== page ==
15. Coming to Chhel Singh (supra), the order of termination of the delinquent employee who working as a Clerk-cum-Cashier, was for unauthorised absence, which however was due to genuine 'medical reasons' which was not properly appreciated. The Apex Court observed that there were no allegations of wilful or deliberate absence nor was there any finding that the medical certificates were false or fabricated. It was in the said circumstance, that the verdict passed by the Division Bench of the High Court of Rajasthan was set aside, restoring the verdict passed by the learned Single Judge and quashing the order of removal directing reinstatement in service with all consequential benefits. The said decision does not come to the rescue of the Appellant in any manner in view of the crystal clear difference in the facts situation.

16. With regard to Gulabhia M. Lad (supra), reliance is sought to be placed on paragraph 14 which is to the following effect:

"14. The legal position is fairly well settled that while exercising power of judicial review, the High Court or a Tribunal cannot interfere with the discretion exercised by the Disciplinary Authority, and/or on appeal the Appellate Authority with regard to the imposition of punishment unless such discretion suffers from illegality or material procedural irregularity or that would shock the conscience of the Court/Tribunal. The exercise of discretion in imposition of punishment by the Disciplinary Authority or Appellate Authority is dependent on host of factors such as gravity of misconduct, past conduct, the nature of duties assigned to the delinquent, responsibility of the position that the delinquent holds, previous penalty, if any, and the discipline required to be maintained in the department or establishment he works. Ordinarily the Court or a Tribunal would not substitute its opinion on reappraisal of facts."

Despite our best efforts, we could not persuade ourselves to draw any support from the said verdict to the case of the Appellant. In fact, it is a case where the Apex Court held that various factors are relevant to decide the quantum of punishment such as the gravity of the proven misconduct, the past conduct, nature of duties, position in the organisation, previous penalties, the kind of discipline required to be maintained in the organisation etc. are very relevant. It has also been reiterated that the Court or Tribunal cannot interfere with the discretion exercised by the competent authority in imposition of the punishment unless the same suffers from illegality or procedural irregularity of material nature o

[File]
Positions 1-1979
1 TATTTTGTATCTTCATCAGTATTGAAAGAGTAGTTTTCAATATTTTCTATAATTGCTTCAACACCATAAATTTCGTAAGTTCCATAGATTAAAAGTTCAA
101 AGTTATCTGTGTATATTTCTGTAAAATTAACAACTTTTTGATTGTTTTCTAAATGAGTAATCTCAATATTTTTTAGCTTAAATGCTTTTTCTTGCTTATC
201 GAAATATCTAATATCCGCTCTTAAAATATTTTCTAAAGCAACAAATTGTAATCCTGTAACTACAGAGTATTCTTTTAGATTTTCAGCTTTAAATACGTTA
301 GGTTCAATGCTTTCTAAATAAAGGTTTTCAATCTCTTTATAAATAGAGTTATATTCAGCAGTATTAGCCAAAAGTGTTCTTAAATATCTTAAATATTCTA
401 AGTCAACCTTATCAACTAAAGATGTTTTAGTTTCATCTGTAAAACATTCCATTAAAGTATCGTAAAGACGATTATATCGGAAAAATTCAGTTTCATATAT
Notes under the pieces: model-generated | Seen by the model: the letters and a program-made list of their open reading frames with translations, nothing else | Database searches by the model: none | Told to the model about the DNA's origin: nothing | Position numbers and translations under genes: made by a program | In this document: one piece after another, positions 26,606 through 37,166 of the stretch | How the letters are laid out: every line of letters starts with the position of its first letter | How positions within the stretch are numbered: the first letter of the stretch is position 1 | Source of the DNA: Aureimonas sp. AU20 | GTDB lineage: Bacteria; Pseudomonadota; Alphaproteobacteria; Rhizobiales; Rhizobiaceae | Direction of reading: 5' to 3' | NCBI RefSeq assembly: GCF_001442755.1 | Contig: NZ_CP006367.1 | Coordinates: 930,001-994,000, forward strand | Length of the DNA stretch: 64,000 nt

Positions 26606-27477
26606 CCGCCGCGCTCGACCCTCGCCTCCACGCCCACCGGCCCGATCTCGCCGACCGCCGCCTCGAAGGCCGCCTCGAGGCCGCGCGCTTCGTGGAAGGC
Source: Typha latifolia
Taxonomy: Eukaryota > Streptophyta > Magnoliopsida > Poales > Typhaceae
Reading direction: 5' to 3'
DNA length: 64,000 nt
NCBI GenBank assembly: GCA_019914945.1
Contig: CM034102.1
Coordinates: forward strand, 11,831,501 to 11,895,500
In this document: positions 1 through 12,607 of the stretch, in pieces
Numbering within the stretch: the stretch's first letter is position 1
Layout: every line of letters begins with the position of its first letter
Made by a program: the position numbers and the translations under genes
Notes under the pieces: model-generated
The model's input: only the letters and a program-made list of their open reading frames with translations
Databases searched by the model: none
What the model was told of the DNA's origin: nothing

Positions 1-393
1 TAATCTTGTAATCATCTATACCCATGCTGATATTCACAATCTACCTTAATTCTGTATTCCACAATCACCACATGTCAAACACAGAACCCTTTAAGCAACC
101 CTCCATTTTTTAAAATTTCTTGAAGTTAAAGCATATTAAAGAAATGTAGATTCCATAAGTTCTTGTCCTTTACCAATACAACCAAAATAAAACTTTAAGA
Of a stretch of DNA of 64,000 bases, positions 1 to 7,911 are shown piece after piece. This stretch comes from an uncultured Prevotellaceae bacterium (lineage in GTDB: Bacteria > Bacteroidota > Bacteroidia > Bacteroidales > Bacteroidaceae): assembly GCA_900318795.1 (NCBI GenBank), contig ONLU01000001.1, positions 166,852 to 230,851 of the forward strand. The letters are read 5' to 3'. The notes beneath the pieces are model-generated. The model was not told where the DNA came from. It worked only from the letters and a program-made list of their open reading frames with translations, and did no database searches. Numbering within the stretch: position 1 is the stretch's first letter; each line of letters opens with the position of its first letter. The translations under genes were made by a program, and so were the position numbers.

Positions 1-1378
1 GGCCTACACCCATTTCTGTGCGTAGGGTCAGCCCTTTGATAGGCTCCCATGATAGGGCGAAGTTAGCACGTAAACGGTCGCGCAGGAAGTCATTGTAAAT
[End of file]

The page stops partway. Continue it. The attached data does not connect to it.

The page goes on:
Please Login To View The Full Judgment!

r that the punishment is shockingly disproportionate. The Apex Court also made it clear that the quantum of punishment may differ even in a case where joint enquiry is conducted against several persons and imposition of severe punishment (removal from service) on an employee holding any higher level of post with higher nature of duties may be justified, when compared with a lesser punishment to the co-delinquent, keeping in view of their extent of involvement and the responsibilities. 17. The aforesaid decision virtually supports the stand of the Respondents and the reasoning given by the learned Single Judge to the effect that the nature of the post and the duties to be performed by the delinquent employee are quite relevant. In the instant case, admittedly the Appellant was a member of a disciplined force i.e CISF posted in the Bhilai Steel Plant. Though the initial unauthorised absence was for a few days, the more grevious misconduct is refusal to attend the VHF course from 03.02.2003 to 07.02.2003 and then leaving the Camp without getting sanction from the higher authorities, even without giving any intimation to anybody. The leave sanctioned was only from 10.02.2003 to 24.02.2003. There is no case for the Appellant that he had reported for duty after expiry of the leave. No such pleading has ever been raised either in the writ petition or the present appeal. The Appellant was later served with a charge-sheet dated 20.03.2003 pointing out the different misconducts including desertion. It was considering all the seriousness of the said misconducts with reference to the nature of the post and duties, that the punishment of dismissal was ordered by the Disciplinary Authority which came to be upheld by the Appellate Authority and affirmed by the Revisional Authority, in turn leading to the interference declined by the learned Single Judge. We do not find any tenable ground to interfere with the finding and reasoning given by the learned Single Judge. 18. The appeal fails. It is dismissed accordingly.
O R